I don't remember the first ballet I ever saw but I remember the ballerina. She was only slightly older than I was, and what I remember wasn't her dress or her dancing but her nakedness. I was about fourteen, and innocent, and because her costume was meant to suggest her nakedness, it did. Even now when I watch the videos of dancers from the Kirov or the Royal Ballet, I can sometimes imagine them without their costumes, just bodies moving, and I can begin to imagine what people saw when they saw Taglioni for the first time. Before her, ballerinas danced in gowns, like wedding gowns, but Taglioni, because she wanted people to see what her feet and her ankles were doing, raised the hems of the dresses she wore. And in 1832, to expose your ankles was saying, in effect, look at my body, and what does my body inspire? She was tacitly acknowledging the sexual aspect of her personality, and she could let that sexuality emerge because of the ethereality of the character she was playing. Ethereal is defined as being delicate and light in a way that seems too perfect for this world, and because she embodied the purity and asexuality of a nymph or a sprite or a spirit, she could get away with more revealing costumes.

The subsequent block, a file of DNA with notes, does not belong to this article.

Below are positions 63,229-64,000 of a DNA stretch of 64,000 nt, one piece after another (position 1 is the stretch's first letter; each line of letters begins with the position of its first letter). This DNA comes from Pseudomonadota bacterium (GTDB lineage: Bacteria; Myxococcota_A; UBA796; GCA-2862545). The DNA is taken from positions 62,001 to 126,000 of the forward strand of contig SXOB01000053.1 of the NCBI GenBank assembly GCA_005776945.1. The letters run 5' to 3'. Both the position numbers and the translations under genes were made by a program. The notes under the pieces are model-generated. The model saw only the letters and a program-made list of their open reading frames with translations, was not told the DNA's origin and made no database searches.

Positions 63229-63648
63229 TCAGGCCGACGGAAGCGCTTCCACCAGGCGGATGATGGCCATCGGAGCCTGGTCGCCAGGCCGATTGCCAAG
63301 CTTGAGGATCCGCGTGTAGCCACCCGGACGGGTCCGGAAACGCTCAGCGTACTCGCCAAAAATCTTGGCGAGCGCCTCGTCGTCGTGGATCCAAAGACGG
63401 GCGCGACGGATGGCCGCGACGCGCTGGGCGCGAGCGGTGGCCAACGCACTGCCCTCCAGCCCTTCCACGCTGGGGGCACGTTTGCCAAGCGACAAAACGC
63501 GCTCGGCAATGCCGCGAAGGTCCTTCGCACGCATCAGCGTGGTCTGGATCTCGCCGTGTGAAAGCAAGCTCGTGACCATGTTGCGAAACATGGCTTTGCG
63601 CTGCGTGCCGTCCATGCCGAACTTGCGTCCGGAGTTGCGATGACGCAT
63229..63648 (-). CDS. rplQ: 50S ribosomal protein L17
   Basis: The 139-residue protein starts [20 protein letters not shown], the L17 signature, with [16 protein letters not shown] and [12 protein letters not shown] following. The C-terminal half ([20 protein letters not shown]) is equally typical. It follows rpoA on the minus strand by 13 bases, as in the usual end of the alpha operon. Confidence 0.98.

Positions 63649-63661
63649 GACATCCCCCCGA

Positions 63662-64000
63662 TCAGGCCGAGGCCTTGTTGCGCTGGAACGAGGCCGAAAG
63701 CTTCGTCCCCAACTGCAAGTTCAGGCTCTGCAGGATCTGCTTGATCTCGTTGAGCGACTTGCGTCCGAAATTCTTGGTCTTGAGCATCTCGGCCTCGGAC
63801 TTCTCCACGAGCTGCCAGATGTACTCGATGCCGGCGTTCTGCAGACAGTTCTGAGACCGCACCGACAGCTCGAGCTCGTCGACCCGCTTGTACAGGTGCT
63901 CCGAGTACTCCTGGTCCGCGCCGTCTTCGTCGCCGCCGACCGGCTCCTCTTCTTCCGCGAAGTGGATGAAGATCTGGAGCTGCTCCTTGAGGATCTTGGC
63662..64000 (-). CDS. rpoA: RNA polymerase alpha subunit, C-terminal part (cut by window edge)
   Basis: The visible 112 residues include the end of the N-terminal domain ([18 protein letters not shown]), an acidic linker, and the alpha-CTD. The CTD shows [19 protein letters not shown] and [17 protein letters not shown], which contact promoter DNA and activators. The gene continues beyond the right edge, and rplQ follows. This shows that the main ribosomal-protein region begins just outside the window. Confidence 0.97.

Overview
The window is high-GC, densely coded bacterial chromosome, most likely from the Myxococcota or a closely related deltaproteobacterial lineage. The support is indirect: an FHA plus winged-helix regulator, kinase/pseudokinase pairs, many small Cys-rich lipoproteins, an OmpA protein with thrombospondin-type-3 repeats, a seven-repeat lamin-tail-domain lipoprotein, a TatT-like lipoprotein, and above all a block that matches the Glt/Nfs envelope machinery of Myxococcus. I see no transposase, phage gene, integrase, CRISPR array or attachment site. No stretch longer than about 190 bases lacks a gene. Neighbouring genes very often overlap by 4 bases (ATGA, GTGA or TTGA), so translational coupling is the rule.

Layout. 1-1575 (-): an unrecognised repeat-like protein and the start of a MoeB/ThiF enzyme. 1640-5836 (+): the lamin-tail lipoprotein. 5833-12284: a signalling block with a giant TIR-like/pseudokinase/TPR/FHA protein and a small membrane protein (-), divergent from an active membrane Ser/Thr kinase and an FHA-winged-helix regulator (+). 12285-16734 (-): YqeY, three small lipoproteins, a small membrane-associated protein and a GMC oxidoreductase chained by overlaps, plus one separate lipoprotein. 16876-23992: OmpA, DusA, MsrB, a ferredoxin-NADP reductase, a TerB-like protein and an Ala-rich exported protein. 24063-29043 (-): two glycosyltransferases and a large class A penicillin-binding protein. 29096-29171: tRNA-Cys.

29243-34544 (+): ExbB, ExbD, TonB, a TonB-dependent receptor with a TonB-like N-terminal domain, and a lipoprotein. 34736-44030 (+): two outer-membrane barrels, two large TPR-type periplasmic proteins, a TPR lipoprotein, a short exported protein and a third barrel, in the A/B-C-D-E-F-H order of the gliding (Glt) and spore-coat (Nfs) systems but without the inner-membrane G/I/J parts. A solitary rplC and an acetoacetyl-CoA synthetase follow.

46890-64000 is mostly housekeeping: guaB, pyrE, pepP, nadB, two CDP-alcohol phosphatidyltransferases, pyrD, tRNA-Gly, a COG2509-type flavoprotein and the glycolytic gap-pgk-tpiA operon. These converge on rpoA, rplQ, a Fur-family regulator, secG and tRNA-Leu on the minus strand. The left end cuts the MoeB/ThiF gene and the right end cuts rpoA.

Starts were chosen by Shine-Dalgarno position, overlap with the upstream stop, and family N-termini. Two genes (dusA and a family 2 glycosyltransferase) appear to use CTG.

In La Sylphide, as in any Romantic ballet, a woman, or a fantasy of a woman, is the star of the show. Her dilemma, usually, is that she's going to die, or is dead, and the question arises: Is love still possible? And how do you get to a place where love is possible? When the Sylph alights, coming down off her toes and kneeling over James, asleep in his chair, her innocence is being tested. Innocence originally meant not injuring, and she knows it's dangerous, stretching the confines of what her life has been so far but she's tempted. She can feel the desire to reach across the arm of the chair and touch his ribs, and below them his soft belly, rising and falling, and she's tempted because it's new to her, and also because it's forbidden. She looks across the room to Gurn, snoring away under his wiry red beard, and we assume he's asleep. James is also asleep, and she leans over him, feeling his warm breath and the warmth of his body radiating into her skin and the pores of her skin, and she's not rubbing against him but she imagines what rubbing would be. And it's not a typical temptation because he's not the one who's tempting her. It's her own desire, pulling her closer to him, to an experience of life and the desire of life, and that's when she places her two lips, which had been hovering over him, on his two lips, and by opening her lips she opens his lips and that's the kiss, when James wakes up, he remembers.